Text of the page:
I have tutored students who take this class many times. It is a very confusing class and teaches old concepts rarely used in business anymore, as the internet has changed how we use Excel and other data management tools. Further, it does not teach definitions of terms so it becomes difficult to look for information online.
I wanted to give some definitions here that will help you at least search for help online:
- In Excel, things that start with = are called "formulas".
- A bunch of characters together are called a "string". Strings can have spaces and punctuation.
- If you cut off a piece of a string (which is done using the LEFT, RIGHT, and MID formulas), that is called "parsing a string".
- An "array" is a list of numbers or cells. Arrays have have a : in them, and mean STARTING CELL:ENDING CELL (like A1:A20).
- Each formula has a name, and starts with = and the name, then has a set of ()'s after it. For example, the IF formula goes like this =IF() - only the () always have something in between them.
- When you set up a formula and it's done calculating, you see how it "evaluated", meaning the answer it gave. Since you can also do math in Excel cells, you can do =1+2 and it will evaluate to 3.
- What is in between the ()'s are called "arguments". Each formula calls for a different number of arguments, and what is allowed in each argument is specific to the formula. For example, the IF formula calls for 3 arguments. The arguments are separated by commas, so it's =IF(something, something, something). In =IF, those somethings are specifically: =IF(logical test, value to evaluate to if logical test is true, value to evaluate to if logical test is false).
- The reason why each formula has a different number of arguments is because each formula does something different, and needs to know different things. For example, =SUM wants to add up a list of numbers, so it wants an array in its (), and that is just one argument. But LEFT is to parse off the left side of a string, so it needs 2 arguments: what position to start at, and how many to go over.
A few specific homework tips:
- For the parsing homework, use MID() as much as you can. It's hard to use LEFT() or RIGHT() except for the pieces of the strings that are on the leftmost side or the rightmost side.
- Also for parsing, you usually have a column where the data are not standardized. For example, a name column where some names have a middle initial and some don't. Just handle these differently with an =IF conditional. In the example, you could use a =FIND command to look for the period in the middle initial in a column. Then, in your =IF, handle the ones that have a period one way, and the ones that don't the other way.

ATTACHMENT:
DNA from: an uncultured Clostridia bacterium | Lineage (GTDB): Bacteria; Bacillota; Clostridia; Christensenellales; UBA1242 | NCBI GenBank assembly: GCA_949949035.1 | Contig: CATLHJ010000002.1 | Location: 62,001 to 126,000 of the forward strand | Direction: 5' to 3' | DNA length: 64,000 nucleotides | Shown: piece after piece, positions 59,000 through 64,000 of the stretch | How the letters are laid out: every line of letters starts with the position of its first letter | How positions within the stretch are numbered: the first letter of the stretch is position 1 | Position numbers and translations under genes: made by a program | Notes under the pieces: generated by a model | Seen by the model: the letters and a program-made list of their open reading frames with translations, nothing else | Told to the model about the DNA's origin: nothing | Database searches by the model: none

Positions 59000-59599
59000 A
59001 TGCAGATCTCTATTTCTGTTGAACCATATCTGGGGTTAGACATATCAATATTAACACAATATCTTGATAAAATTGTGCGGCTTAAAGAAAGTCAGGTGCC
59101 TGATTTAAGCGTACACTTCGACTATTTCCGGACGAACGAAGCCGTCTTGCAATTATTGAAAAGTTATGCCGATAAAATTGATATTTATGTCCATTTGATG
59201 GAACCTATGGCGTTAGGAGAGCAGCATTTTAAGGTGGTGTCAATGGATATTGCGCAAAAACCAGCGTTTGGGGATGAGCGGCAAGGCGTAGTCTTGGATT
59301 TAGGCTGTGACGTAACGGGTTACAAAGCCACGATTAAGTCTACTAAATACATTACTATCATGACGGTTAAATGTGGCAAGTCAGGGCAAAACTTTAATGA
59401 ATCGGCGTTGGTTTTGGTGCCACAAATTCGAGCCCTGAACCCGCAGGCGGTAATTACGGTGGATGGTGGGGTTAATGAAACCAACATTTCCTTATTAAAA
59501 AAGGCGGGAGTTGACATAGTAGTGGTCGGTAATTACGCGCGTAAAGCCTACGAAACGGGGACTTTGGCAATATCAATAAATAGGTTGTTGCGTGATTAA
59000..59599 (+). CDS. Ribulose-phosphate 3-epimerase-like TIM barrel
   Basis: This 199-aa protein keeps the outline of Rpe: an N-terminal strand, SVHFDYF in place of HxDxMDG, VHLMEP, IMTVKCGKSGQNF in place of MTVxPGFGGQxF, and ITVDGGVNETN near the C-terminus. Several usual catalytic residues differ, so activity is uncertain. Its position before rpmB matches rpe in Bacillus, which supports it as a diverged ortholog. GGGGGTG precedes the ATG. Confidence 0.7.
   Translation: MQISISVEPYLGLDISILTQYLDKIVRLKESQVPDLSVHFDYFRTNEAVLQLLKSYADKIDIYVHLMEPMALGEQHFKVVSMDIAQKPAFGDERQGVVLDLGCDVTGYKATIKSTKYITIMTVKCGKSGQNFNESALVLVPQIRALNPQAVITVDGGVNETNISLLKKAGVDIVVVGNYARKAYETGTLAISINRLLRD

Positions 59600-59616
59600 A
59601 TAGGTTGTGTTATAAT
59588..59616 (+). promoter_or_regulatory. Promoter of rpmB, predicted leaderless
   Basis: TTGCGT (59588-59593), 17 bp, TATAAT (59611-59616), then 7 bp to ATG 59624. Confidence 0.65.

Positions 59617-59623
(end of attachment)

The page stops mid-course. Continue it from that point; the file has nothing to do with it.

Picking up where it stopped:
- For the homeworks for calculating percentages based on lookup tables and total owed, first make separate columns for each part of the equations and refer to those in formulas. Then, copy the formula out of the separate columns and replace it in the real formula, and erase the separate column. That makes it easier to build long formulas.
- The professor always wants you to use =IFERROR. Do this after you have built your answers - simply slip an IFERROR statement first, then nest the formula already in the cell in the IFERROR argument for "what to return if no error".
- For calculating a straight percentage, think in terms of figuring out the numerator, then figuring out the denominator. For the numerator, you can use COUNT if there are numbers, COUNTBLANK if you are trying to count blanks, or COUNTA if you are trying to count a column with characters (COUNT will return 0 for this). Do whatever that is, and then use COUNT or COUNTA (depending on if your data are numbers or characters) for the denominator. For example, if I wanted to count the blanks in an e-mail address column, it would look something like =(COUNTBLANK(A2:A10)/COUNTA(A2:A10))
Still need help? Contact me and we'll set up a tutoring session!